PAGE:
|BETA Invasion of Japan|
The Defense of Honshu
|Timeframe||Late June, 1998 – July 1999|
|Location(s) involved||Kyushu, Shikoku and southern Honshu, Japan|
|Outcome||Successful BETA invasion of the Japanese archipelago|
|Empire of Japan
|Ikaruga Takatsugu (IJ-IRG)
Takatsukasa Kyoko (IJ-IRG)
|- - -|
|Extremely high Imperial Japanese losses from attempting to repel the BETA assault.||Heavy BETA losses due to the duration of the campaign.|
Prior to the invasion, the Empire had faced enemy forces at Kitakyushu and Hokkaido, facing the Korean peninsula and Soviet Sakhalin, respectively, and was also, along with the UN Far East forces, exhausted from battle operations in Gwangju, South Korea. In the wake of the operation, a reorganization of the defense structure of the region was necessary; it was also during this reorganization that the BETA first began their invasion.
The BETA first moved to invade Japan via crossing the seabed from the Korean Peninsula to the Japanese mainland, landing at Kitakyushu, South Kyushu, in the midst of a hurricane. The advance quickly progressed eastwards, and the Imperial Army, even with the assistance of United States and United Nations Far East forces, routed on all fronts despite their best efforts.
The first combat Imperial Japan would experience against the BETA on sovereign soil would be at the island of Tsushima, located in-between the southern tip of the Korean Peninsula and Kitakyushu, Kyushu. By late June, the Imperial Navy's 6th Fleet, led by IJN Izumo, opened fire on any BETA still on the peninsula. However, poor weather conditions and a growing hurricane prevented naval reinforcements from adding their firepower to the fray. As a consequence, damage done to the BETA was minimal at best.
The BETA, making their advance through the hurricane, made landfall on the mainland in Kitakyushu on July 7th, 1998, despite the heavy deployment of Imperial Army battle tanks, rocket units, and artillery forces, as well as TSFs. They quickly split into two advancing groups, forcing the defenders to divide their attention; one advanced towards Shikoku, while the other penetrated further inland into Kyushu before moving north-east. The defense and evacuation of Kyushu was hampered by a tropical storm in the vicinity, which prevented warships from effectively utilizing their firepower and evacuation ships from docking, resulting in a weakened response to the threat and preventing reinforcements from arriving. Outclassed and outmatched, the Imperial Army suffered a major loss in the Kyushu region, and were pushed into Chugoku.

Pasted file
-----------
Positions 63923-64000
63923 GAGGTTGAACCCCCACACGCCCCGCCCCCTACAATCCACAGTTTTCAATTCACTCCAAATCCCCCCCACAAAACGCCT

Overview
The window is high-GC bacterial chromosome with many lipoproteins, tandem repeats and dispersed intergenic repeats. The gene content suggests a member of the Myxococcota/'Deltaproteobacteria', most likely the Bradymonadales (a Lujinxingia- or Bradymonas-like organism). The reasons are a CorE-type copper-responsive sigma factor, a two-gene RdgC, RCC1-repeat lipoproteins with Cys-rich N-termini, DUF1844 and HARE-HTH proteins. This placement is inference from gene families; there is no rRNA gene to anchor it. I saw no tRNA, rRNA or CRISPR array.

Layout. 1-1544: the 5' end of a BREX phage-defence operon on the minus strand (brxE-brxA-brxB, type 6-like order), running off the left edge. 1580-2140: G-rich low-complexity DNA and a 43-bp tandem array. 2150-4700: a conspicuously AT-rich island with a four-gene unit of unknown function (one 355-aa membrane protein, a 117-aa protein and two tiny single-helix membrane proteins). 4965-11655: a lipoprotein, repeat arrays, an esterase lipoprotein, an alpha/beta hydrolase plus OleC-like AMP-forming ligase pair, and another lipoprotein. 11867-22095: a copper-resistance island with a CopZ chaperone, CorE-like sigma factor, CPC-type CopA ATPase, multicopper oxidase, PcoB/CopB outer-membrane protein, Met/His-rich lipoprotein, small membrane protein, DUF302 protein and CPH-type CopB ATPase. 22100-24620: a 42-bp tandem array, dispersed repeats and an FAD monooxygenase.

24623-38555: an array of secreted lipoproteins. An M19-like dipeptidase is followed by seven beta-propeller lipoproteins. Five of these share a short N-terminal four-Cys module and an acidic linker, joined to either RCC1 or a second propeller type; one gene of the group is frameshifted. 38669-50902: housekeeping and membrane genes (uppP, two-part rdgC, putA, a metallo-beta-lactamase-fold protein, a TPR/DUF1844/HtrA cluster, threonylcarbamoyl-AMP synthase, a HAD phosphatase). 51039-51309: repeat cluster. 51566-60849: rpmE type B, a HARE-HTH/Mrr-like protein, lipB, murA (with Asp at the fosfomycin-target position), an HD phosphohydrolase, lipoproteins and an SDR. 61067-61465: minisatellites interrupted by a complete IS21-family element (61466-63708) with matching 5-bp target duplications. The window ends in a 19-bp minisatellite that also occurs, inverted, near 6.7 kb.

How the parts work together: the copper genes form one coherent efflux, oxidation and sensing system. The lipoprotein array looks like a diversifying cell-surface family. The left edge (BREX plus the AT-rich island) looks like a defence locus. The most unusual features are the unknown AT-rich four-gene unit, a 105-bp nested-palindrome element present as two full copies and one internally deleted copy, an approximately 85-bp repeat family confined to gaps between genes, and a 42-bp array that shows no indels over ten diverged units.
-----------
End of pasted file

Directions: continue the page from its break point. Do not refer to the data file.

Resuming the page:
With the loss of Kyushu on the 9th of July, the BETA continued up north-east, crossing into Chugoku and pushing the defenders back further. Evacuation orders were given for all major population centers up to Kobe and Kyoto. US high command suggested pulling back their forces and leveling the cities of Hiroshima, Nagasaki, Kumamoto, and Yamaguchi with strategic weapons to slow down the BETA advance, but these suggestions were denied by the Imperial Army.
The main BETA force moved into Himeji on the 12th of July, and together in a pincer assault with the BETA that had split into the Shikoku region, attacked the forces stationed at Kobe on the 13th of July. At this point 36 million people were dead after a week of non-stop fighting, even as the defenders held on at the abandoned city of Osaka with the aid of orbital bombardment. A second retreat proposal by US high command to evacuate to the man-made canal at Lake Biwa was rejected by the Imperial Army. Despite the fierce resistance of the Imperial Army and its allies in the days that followed, they were pushed further back towards Kyoto, the capital of Imperial Japan. The combined defence line formed again on the outskirts of the abandoned capital, awaiting the final blow to hit.
The Imperial CapitalEdit
On the 31st of July, 1998, the BETA entered the Kyoto battlezone in a massive wave that dwarfed the defending line. Advancing from the west of Maidzuru, the BETA overwhelmed all attempts at resistance, using Laser-class BETA to strip the defenders of any strategic or tactical aerial advantages they had. Breaking through the defenders at Takagamine, a force of BETA headed for the Arashiyama Supply Base, a resupply location for the allied forces defended by Imperial Royal Guard forces, most of them newly-commissioned pilots without experience.
Despite the best efforts of the Royal Guard and the Imperial Army to hold the location, the base was overrun by BETA reinforcements, and the loss of the Arashiyama Base opened a hole in the north-west of the defence line. At roughly the same time, Imperial Army forces at the Yawata Defence Line were routed by advancing BETA, opening Kyoto to invasion from the south, and forcing all defenders to fall back or risk getting surrounded.
A brief respite came in the form of artillery; the advance of the BETA brought them into the range of the battleships of the Imperial Navy's 2nd Fleet, led by the IJN Owari and stationed at Lake Biwa alongside the US Navy's 7th Fleet, led by the carrier USS Theodore Roosevelt. The battleships provided support fire to all forces, going as far as to shell the metropolitan areas of Kyoto, alongside US naval air support in the form of F-14D Tomcats providing bombardment support, but the combined efforts of the naval forces proved insufficient against the advancing BETA.